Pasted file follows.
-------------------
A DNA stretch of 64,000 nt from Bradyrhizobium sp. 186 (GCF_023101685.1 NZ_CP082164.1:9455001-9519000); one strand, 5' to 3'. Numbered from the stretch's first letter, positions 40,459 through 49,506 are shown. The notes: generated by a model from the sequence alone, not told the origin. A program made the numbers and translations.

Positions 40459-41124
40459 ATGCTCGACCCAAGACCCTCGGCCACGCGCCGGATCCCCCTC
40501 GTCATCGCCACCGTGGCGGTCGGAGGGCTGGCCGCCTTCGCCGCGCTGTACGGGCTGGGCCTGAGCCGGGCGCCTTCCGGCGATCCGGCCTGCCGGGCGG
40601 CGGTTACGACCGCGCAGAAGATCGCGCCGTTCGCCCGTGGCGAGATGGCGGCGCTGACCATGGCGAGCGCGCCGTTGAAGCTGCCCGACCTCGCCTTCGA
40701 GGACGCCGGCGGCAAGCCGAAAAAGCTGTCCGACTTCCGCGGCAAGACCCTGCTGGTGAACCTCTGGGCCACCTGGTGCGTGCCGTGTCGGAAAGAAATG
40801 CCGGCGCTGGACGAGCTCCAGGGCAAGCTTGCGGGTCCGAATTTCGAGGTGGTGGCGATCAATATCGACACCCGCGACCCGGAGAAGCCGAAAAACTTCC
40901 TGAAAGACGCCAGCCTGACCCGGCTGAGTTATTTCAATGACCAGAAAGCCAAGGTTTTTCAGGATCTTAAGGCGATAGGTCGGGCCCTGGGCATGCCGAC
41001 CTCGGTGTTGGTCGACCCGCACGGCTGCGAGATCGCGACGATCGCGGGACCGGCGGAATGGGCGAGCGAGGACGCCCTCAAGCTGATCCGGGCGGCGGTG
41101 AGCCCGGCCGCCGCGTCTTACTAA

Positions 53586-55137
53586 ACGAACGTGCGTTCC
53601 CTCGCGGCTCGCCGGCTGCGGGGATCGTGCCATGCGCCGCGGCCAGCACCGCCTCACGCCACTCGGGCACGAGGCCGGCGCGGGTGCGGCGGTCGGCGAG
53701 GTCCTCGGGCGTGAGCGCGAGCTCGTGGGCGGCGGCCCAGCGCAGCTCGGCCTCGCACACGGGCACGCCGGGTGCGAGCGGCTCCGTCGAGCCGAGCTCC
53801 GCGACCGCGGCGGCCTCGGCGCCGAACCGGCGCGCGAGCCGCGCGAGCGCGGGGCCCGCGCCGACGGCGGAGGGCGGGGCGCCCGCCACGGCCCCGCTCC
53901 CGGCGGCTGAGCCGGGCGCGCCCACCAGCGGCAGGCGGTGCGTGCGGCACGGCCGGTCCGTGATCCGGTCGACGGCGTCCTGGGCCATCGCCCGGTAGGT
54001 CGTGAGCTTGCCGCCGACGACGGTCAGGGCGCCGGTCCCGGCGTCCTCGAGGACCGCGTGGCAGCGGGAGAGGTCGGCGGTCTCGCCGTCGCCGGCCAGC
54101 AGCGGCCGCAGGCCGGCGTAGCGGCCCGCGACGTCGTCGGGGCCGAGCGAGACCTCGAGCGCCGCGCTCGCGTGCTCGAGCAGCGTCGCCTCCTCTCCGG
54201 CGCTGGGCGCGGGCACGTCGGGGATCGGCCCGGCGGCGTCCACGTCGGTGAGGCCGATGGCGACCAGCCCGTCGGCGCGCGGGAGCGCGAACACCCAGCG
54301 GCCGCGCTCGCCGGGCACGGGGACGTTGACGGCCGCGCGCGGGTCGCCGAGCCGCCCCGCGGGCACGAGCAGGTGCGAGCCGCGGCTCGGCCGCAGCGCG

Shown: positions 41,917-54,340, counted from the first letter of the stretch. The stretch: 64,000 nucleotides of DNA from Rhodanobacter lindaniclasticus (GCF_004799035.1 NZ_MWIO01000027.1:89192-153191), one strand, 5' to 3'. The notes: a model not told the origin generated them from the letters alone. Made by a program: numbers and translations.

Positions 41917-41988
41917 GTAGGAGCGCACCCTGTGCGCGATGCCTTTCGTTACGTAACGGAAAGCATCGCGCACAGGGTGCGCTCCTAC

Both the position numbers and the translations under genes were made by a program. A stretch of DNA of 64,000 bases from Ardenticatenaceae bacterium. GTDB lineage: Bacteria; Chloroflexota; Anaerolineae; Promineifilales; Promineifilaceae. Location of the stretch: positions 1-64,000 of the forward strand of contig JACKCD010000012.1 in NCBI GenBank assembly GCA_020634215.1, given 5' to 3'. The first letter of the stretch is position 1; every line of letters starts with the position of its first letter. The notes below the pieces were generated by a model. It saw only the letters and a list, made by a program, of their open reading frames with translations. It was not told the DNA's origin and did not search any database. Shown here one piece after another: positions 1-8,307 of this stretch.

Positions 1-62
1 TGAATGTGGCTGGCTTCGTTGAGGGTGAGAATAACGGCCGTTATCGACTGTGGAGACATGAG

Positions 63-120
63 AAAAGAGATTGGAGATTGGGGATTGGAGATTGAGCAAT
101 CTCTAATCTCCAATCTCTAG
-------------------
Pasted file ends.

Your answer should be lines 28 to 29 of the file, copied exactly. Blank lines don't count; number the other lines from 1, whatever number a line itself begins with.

63 AAAAGAGATTGGAGATTGGGGATTGGAGATTGAGCAAT
101 CTCTAATCTCCAATCTCTAG